interact -o outfile to save a copy of the session's output to "outfile"
I've submitted a bunch of jobs. How do I tell which one is which?
myq will list the running and pending jobs with their JobID and the name of the job. The name of the job is set in the batch script with
#SBATCH -J jobname. For jobs that are in the queue (running or pending) you can use the command
scontrol show job <JobID> where
<JobID> is the job allocation number, e.g.
13180139 to give you more detail about what was submitted.
You can use the
--constraint option restrict your allocation according to other features too. The
nodes command provides a list of "features" for each type of node.
When your job is pending (PD) in the queue, SLURM will display a reason why your job is pending. The table below shows some common reasons for which jobs are kept pending.
You may see this for a short time when you first submit a job
All your condo cores are currently in use
The total memory of your running jobs and this pending job is more than the limit for your account.
Jobs with higher priority are using the resources
There are not enough free resources to fulfill your request
You have put a hold on the job. The job will not run until you lift the hold.
The resources you have requested are not available. Note this normally means you have requested something impossible, e.g. 100 cores on 1 node, or a 24 core sandy bridge node. Double check your batch script for any errors. Your job will never run if you are requesting something that does not exist on Oscar.
You have asked for more nodes than exist in the partition. For example if you make a typo and have specified -N (nodes) but meant -n (tasks) and have asked for more than 64 nodes. Your job will never run. Double check your batch script.
Overall system busy: when tens of thousands of jobs are submitted it total by all users, the time it takes SLURM to process these into the system may increase from the normal almost instantly to a half-hour or more.
Specific resource busy: if you request very specific resources (e.g., a specific processor) you then have to wait for that specific resource to become available while other similar resources may be going unused.
Specified resource not available: if you request something that is not or may never be available, your job will simply wait in the queue. E.g., requesting 64 GB of RAM on a 64 GB node will never run because the system needs at least 1 GB for itself so you should reduce your request to less than 64.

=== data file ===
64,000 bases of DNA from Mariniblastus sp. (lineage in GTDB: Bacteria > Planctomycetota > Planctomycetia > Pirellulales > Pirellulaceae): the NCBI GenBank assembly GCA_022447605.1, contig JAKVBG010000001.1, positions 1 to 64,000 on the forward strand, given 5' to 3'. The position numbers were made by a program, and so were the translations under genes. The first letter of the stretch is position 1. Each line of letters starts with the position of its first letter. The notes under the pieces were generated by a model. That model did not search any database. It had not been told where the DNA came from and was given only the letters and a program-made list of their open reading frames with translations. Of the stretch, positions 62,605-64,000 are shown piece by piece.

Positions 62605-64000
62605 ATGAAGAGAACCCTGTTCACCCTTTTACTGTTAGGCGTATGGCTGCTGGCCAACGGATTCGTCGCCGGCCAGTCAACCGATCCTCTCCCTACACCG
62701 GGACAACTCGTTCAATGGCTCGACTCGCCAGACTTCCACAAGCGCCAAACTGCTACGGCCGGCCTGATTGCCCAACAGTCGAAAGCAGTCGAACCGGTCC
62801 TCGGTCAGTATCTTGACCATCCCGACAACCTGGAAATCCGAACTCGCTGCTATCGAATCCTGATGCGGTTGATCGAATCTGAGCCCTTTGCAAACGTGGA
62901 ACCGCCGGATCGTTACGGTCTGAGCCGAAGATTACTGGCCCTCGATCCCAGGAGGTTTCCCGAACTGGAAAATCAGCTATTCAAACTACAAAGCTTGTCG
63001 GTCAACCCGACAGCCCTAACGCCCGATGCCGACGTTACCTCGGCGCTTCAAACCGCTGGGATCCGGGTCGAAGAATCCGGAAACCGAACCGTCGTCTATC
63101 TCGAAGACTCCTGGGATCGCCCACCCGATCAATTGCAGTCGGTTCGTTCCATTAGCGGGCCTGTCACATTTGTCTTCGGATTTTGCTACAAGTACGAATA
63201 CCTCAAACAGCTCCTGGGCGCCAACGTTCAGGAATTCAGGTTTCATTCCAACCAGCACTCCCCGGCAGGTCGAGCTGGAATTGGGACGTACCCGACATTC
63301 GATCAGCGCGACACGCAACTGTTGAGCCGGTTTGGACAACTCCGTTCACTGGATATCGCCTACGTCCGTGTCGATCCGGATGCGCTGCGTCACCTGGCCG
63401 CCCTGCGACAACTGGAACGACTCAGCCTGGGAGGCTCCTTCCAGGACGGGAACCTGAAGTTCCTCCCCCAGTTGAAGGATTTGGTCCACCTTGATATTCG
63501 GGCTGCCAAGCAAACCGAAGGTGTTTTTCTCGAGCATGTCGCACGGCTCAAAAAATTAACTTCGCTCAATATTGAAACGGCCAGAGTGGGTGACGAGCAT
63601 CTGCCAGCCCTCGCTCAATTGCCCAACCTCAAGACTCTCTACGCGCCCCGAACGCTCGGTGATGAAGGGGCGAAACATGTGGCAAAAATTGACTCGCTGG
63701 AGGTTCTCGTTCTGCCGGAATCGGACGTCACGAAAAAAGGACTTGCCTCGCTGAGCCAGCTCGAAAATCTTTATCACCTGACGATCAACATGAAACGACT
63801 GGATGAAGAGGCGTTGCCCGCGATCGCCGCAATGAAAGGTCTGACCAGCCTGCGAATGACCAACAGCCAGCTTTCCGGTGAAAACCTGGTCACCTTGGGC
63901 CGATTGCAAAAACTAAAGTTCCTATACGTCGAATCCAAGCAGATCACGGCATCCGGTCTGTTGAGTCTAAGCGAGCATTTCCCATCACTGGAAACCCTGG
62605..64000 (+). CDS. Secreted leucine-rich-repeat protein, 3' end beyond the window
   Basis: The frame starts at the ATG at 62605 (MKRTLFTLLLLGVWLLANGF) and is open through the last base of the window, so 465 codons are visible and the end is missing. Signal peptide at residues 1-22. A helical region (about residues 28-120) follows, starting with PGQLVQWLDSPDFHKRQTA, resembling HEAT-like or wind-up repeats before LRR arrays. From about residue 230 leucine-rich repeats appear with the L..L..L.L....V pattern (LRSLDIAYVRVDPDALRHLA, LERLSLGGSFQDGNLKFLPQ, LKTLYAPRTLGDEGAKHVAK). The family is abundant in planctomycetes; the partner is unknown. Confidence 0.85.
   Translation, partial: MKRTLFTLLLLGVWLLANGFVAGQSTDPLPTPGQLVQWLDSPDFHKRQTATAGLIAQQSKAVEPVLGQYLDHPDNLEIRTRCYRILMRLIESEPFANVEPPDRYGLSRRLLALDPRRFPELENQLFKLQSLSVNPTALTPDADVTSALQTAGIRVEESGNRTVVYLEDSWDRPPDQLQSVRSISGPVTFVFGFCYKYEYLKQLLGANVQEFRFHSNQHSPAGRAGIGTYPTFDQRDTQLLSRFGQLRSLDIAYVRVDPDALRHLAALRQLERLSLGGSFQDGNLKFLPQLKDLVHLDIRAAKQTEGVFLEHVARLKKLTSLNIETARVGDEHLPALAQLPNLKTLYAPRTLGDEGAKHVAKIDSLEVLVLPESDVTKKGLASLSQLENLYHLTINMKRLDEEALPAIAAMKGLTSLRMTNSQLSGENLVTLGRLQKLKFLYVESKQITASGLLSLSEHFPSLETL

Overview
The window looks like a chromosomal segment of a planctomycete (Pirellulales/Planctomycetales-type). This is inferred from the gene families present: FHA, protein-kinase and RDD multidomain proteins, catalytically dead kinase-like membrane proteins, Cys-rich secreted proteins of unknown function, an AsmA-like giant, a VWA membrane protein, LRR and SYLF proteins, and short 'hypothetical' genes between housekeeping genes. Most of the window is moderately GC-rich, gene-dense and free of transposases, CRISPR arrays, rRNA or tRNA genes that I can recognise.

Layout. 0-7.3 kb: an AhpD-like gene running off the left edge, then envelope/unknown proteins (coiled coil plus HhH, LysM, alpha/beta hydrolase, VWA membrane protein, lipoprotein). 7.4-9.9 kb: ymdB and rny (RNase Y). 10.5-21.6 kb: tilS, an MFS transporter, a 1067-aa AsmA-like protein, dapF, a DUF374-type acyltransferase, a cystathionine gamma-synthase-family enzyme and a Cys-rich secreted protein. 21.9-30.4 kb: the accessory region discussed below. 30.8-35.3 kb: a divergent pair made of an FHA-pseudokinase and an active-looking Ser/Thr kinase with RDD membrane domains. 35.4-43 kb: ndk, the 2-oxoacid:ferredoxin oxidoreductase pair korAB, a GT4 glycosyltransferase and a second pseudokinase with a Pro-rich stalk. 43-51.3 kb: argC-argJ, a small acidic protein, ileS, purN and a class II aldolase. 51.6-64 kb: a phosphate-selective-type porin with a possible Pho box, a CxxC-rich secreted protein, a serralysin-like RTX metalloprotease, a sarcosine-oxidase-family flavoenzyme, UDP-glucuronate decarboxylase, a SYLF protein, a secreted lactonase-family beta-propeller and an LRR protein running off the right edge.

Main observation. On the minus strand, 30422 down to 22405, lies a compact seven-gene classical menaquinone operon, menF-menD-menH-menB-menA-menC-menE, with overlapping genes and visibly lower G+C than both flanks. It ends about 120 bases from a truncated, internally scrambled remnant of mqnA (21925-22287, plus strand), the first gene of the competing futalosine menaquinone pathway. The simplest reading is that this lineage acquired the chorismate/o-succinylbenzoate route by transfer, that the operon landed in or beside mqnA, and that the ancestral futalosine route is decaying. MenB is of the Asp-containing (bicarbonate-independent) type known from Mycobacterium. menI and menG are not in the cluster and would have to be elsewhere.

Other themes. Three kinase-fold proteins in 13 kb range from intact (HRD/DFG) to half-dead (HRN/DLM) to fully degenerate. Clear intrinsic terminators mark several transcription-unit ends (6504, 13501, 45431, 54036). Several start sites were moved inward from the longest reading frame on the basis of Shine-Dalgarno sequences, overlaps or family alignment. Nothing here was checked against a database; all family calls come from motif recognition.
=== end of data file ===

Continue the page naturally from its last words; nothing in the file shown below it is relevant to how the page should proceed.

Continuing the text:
Please use the server transfer.ccv.brown.edu
XSEDE is an NSF-funded, nationwide collection of supercomputing systems that are available to researchers through merit-based allocations. It replaces what used to be called the TeraGrid. CCV participates in the Campus Champions program and has a small pool of compute time available for Brown researchers to test out XSEDE resources.
If you would like help getting started with XSEDE and obtaining a startup allocation, please contact
[email protected] with a description of your project and which XSEDE systems you would like to access. We can also assist you in preparing an allocation request for longer-term access to larger resources.
The use of cloud resources for HPC varies according to your demands and circumstances. Cloud options are changing rapidly both in service providers and various services being offered. For those who have short-term needs that don't demand the highest of computational performance, a cloud option might be appropriate. For others, a local option customized to individual needs may be better. The cost of cloud services also varies quite a bit and includes not only compute time but data transfer charges. Other issues involved licensing, file synchronization, etc.
We are actively investigating a number of options to connect Brown users seamlessly to suitable cloud options. We are collecting such information for publishing on the CIS website as part of research services available. At this point, the best course of action is to request an individual consultation to help address your specific needs. Please send email to [email protected] brown.edu.